By the final episode, Elena has completely lost even the idea of being a good person. She wants her friends to win the custody battle so that they won’t hate her. She bullies the head of a Planned Parenthood, and spies around her office, and then delights in learning about ‘Pearl’s abortion not knowing that she has, in effect, lit a tinderbox. She throws Mia and Pearl out of their house, and refuses to believe Mia’s story.
The last twenty minutes of the episode features some of the finest acting Reese Witherspoon has ever done. Completely unmoored, her reaction to Izzy about to burn her room down while her other children try to stop her is utter bile, telling Izzy that she never wanted her. And when Lexie tries to tell about the abortion and that she’s not perfect, her horrible blast of “YES YOU ARE!” is as close to a Walter White moment that I’ve seen Witherspoon ever do.
The revelation that it is not Izzy who set the fire, but all the other children, is the one act that Elena can’t escape from. The moment where, utterly blank, she says: “I did it” is her realization that in her effort to try and have perfection, she had lost everything — including Izzy, who has run away, her fate unknown.
In contrast, Mia finally tells the truth to her daughter — every bit of it — and demonstrates, just as she did with Izzy, that she didn’t have to be a biological parent to be a great mother. Pearl has been fighting with her mother ever since they came to Shaker, but having seen that ‘the perfect life’ is only perfect at the surface, she now realizes the truth of her mother’s love. The moment where Mia invites her daughter to see her last project — something we know she never did before — is an even greater level of acceptance that was truly brilliant. Throughout this series, Kerry Washington has delivered some of the most emotional — and realistic — acting I’ve ever seen her do, but watching her face in the final minutes as she read her daughter’s entry in her journal, was as worthy of awards as Witherspoon’s work.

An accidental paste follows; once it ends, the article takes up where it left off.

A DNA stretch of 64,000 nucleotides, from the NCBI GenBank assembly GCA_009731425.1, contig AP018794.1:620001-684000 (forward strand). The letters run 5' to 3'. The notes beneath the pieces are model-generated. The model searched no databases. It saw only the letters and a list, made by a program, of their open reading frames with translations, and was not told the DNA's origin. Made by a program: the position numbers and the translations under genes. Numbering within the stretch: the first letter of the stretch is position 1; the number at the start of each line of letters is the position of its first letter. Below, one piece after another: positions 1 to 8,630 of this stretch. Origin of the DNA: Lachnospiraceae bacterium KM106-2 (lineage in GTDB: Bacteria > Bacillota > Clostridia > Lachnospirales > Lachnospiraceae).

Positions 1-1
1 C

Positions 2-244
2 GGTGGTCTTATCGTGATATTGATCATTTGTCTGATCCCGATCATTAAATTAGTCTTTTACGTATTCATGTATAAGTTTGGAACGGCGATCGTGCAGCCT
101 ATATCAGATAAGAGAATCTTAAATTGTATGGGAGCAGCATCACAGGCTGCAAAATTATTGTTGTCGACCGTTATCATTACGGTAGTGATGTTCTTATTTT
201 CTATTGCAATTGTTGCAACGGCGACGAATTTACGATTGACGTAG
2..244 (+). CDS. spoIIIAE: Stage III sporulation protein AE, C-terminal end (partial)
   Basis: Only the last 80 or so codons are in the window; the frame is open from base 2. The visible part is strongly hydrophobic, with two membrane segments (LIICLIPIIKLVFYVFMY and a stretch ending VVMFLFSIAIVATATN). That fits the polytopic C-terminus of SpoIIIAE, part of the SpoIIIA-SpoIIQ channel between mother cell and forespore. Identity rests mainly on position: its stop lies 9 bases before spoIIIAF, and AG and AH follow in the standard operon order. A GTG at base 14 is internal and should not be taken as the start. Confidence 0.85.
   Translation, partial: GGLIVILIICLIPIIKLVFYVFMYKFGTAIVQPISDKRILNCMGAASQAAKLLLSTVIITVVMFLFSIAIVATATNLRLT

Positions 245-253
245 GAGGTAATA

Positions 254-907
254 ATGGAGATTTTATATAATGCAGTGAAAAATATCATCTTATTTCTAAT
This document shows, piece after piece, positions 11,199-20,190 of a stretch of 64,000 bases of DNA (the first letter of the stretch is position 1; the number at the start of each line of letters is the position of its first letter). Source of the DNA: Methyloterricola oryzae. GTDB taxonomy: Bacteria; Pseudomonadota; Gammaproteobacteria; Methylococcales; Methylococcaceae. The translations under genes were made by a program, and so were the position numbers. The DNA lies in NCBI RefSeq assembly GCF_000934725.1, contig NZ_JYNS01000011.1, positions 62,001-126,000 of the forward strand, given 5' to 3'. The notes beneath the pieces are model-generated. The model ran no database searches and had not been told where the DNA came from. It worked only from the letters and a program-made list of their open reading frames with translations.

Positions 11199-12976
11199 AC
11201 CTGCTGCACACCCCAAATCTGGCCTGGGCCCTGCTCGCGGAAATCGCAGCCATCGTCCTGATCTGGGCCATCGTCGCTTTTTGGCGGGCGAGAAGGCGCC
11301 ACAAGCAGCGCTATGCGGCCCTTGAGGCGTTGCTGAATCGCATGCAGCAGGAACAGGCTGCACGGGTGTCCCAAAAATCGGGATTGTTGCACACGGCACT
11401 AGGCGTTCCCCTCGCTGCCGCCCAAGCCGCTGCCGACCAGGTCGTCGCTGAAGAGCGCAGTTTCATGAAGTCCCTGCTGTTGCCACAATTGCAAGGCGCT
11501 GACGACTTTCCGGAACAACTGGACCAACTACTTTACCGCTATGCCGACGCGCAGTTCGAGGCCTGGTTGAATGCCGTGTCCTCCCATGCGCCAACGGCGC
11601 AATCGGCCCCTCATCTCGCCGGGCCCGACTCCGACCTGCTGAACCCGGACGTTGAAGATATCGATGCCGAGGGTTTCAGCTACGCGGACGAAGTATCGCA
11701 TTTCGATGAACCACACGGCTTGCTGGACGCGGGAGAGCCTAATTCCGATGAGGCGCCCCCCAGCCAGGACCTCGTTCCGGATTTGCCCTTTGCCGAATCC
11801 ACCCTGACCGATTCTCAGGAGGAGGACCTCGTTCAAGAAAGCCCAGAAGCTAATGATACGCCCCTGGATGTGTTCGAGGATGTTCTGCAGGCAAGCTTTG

This is one of the great triumphs for acting this year. In addition to Washington and Witherspoon, who will clearly be at the forefront of an already crowded Best Actress Movie/Limited Series, attention should be paid to Lexi Underwood as Pearl and Megan Stott as Izzie. Attention should also be paid to Jade Pettyjohn as Lexie, the troubled oldest sibling who bears the brunt of her mother’s anguish.
I don’t think Little Fires Everywhere was perfect. The ultimate resolution to the custody battle that was the backbone of the series wasn’t satisfying in a clear way to me. But overall, this was one of the more mesmerizing limited series I’ve seen in a season that has already been full of them. I spent my quarantine watching this while the world was binging Tiger King, and I feel that this by far gave better entertainment value.